1 user thanked david rogers for this post.
banjofred on 15/12/2012(UTC)
banjofred
Posted: 01 December 2012 17:42:14(UTC)
#8

Joined: 14/03/2011(UTC)
Posts: 192

Thanks: 89 times
Was thanked: 77 time(s) in 46 post(s)
Apparently the mining cost of gold is now above $1400, so it would be hard to go less as they would stop mining for it.

The USA is steeped deeply in debt, as are many others and the ony way out is todevalue currences, rob the savers and pensioners, and clear the debt. Its
easy they have done it many times.

I would recommend downloading the app from Goldprice.com, and reading the daily blog of the Arkansas gold peddler, Franklin Sanders, The Moneychanger.

I read him every morning! He prefers the yellow metal to paper promises form bent politicians. So do I.

Gold dropped 15% in September, but is on the move again.

Its no good having 6% in as a "balanced" portfolio. That will be no help when it all goes to hell again and the market drops 40%. (around February perhaps?).

Hey I am by no means expert, but have gradually reduced funds and shares and sit on cash and funds heavy in gold. (not Smith and Williamson gold fgs its terrible).

or maybe you think things will get gradually better and the ftse will be going about 7000 ?
1 user thanked banjofred for this post.
mick howson on 02/12/2012(UTC)
Steve L.
Posted: 02 December 2012 09:11:16(UTC)
#9

Joined: 23/10/2011(UTC)
Posts: 16

Was thanked: 5 time(s) in 3 post(s)
By "Balanced" I mean trying not to rely on a single bet or asset class, there are other defensive assets you can hold, index linked gilts or bonds, hedge funds etc. even traditional gilts or bonds.
mick howson
Posted: 02 December 2012 12:34:26(UTC)
#10

Joined: 03/01/2012(UTC)
Posts: 6

Thanks: 10 times
hi banjo fred. what funds would you suggest that are heavy in gold? thanks
t3ole
Posted: 02 December 2012 14:24:29(UTC)
#11

Joined: 28/06/2010(UTC)
Posts: 6

Was thanked: 3 time(s) in 2 post(s)
The best gold funds (if a spread is what you are seeking) are the Royalty based companies such as Royal Gold, Franco Nevada and Sandstorm Gold (also Silver Wheaton for silver). The problem with funds are the fees, often hidden in the bid/offer spreads.
2 users thanked t3ole for this post.
Damazia Ajayi on 02/12/2012(UTC), dlp6666 on 03/12/2012(UTC)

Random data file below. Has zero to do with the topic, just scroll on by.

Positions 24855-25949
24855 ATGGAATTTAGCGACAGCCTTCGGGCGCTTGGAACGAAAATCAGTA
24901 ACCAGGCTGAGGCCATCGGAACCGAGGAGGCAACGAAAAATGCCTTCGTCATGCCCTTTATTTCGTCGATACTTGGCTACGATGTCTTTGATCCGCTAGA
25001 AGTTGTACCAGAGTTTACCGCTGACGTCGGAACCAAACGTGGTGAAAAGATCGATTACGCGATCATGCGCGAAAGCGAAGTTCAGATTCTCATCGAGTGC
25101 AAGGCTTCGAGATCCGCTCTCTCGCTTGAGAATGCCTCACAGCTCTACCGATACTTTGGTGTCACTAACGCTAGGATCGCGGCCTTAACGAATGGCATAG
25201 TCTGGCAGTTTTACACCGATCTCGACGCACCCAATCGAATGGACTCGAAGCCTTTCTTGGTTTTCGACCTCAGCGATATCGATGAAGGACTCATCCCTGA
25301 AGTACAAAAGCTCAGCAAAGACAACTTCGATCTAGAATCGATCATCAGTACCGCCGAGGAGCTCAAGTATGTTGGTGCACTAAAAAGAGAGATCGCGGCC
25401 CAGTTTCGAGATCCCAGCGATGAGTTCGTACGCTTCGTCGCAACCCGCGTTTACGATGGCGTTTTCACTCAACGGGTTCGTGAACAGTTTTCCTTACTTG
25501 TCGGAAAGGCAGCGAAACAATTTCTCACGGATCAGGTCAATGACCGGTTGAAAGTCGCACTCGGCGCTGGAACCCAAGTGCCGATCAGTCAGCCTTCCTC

DGL
Posted: 03 December 2012 09:50:07(UTC)
#12

Joined: 27/03/2012(UTC)
Posts: 35

Thanks: 3 times
Was thanked: 12 time(s) in 10 post(s)
I have just increased my exposure to gold.... now about 5% of total investable assets...purely as a result of reading some convincing Armageddon articles.
Now mixture of unit trusts ( Blackrock and Investec), EFTs , gold mining shares and sovereigns under the bed.
Karl Smith
Posted: 03 December 2012 10:19:49(UTC)
#13

Joined: 21/12/2010(UTC)
Posts: 78

Thanks: 8 times
Was thanked: 21 time(s) in 14 post(s)
Holding high percentages of any asset class is a risk. This because at the end of the day it is a binary bet. Either the asset will rise or fall. However, risk isn't something necessary to be wary of, just aware of as without some risk there is very little benefit.
The issue with the dollar is that the US has a heap of debt (much in hock to the Chinese through a large holding of treasury bonds) and the route they seem to be looking to reduce this is QE(x).
This inflationary pressure (that devalues the dollar) will be around for a while. Mind you the UK is following a similar route (whilst being associiated with the fortunes of the Euro) and is likely to fall relatively to thhe dollar.
Prehaps the issue isn't the holding of gold but the holding of it denominated in GBP. Is this not simply exposure to currency risk?
2 users thanked Karl Smith for this post.
Buyhighselllow on 03/12/2012(UTC), Clive B on 20/12/2012(UTC)
banjofred
Posted: 15 December 2012 08:19:09(UTC)
#14

Joined: 14/03/2011(UTC)
Posts: 192

Thanks: 89 times
Was thanked: 77 time(s) in 46 post(s)
Mick, sorry about the delay i have not bee on for a while.

Well obviously gold funds are heavy on gold, I don't know why I ever went for Smith and williamson, with its divi 5 months after xd, its veyr high charges, and its ability to losemoney even when the gold market was rising. I sold out of this and blackrock etc long ago (made good profit son Blackrock).

I am in mainly defensive funds right now as i see Armageddon coming (again). Now if I am wrong i have only lose the opportunity to make more interest, but if I am right i can re-invest after the dust settles.

Of course all of these defensive funds defend by holding some gold, so when the gold market dips they drop a little bit.but overall i feel safer with these guys that then ftse

i am in troy trojan which has made a steady increase for 5 years. it is expensive and low divi, and penalties in and out, but there you go. big chunk in there, he sits on london gold, swiss gold coupla gold mines. He has been The Man for me so far, but, yes, i am looking for 2013 ideas